The Altona connection came about through fan friendships, but has grown to now playing First Team fixtures against each other, with Saturdays clash being a ‘return fixture’, after The Hamlet led by the great Edgar Kail, defeated Altona on our Easter 1925 tour. That inter-War Altona side featuring their iconic legend Adolf Jager, who their stadium is named after. Edgar is, of course, well remembered at Champion Hill, not just in terrace chants, but through previous sterling work of fans like Jack McInroy. He has a nickname he’s not too keen on, but one which is said not just in jest, but in appreciation. He’s “Jack the Plaque” to some…as he was instrumental in the petitioning to have a Southwark Council Blue Plaque erected to remember him, which you can see on up on the wall by the entrance into the bar. And he was also involved in lobbying the Council to get our approach road named Edgar Kail Way, after a local resident, John Beasley from the Peckham Society (& the man who led the failed campaign against our current ground being built, of which if he had been successful, there would be NO Dulwich Hamlet Football Club today) had suggested the totally bland & irrelevant name of ‘Sport Road’.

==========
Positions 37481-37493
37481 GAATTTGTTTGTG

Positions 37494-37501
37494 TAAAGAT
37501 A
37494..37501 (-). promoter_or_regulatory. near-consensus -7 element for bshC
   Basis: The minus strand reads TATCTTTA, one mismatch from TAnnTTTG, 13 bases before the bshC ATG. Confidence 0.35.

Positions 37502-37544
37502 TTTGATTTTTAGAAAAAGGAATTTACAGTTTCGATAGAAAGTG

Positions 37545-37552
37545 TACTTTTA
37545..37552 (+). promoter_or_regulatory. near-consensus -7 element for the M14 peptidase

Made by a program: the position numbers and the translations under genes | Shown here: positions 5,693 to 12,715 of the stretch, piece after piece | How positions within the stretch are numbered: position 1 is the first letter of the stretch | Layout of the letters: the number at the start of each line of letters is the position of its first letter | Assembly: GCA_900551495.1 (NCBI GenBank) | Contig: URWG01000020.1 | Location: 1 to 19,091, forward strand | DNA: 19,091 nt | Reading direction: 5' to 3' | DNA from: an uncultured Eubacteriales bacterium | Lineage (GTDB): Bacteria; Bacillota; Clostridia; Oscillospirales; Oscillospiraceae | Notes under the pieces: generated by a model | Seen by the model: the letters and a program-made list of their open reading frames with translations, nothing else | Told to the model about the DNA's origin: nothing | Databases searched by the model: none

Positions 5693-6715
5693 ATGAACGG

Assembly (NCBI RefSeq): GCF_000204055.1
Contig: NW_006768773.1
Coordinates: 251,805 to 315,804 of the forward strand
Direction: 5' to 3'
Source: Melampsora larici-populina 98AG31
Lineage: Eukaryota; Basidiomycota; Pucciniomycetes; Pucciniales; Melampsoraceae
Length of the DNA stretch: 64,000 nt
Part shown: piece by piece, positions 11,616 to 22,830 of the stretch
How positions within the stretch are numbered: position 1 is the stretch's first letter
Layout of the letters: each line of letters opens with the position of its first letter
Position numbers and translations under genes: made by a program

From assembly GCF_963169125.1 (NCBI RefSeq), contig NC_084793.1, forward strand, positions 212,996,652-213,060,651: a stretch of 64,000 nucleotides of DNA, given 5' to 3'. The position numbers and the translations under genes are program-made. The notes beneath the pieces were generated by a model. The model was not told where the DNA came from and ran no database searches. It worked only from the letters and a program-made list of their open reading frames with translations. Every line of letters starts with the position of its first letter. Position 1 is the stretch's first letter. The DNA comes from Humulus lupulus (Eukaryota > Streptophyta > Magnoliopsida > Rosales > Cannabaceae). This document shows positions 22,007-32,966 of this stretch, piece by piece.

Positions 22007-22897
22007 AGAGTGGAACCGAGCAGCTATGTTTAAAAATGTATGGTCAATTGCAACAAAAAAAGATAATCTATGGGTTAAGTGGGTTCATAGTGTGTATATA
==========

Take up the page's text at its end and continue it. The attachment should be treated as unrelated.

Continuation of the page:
We asked Jack about the appeal of the game, & the tour in three years time. Perhaps replaying the past, and the art of continental touring, something that has been lost for decades.
“Yes, it’s quite amazing that ninety years later we’re staging a return fixture. And it’s also quite amazing that both clubs take such reverence in recalling and respecting iconic figures from the past, whether that be Adolf Jager, Edgar Kail or Pa Wilson.”
We pondered if it was that love of our respective pasts that connected both of our clubs in the twenty-first century?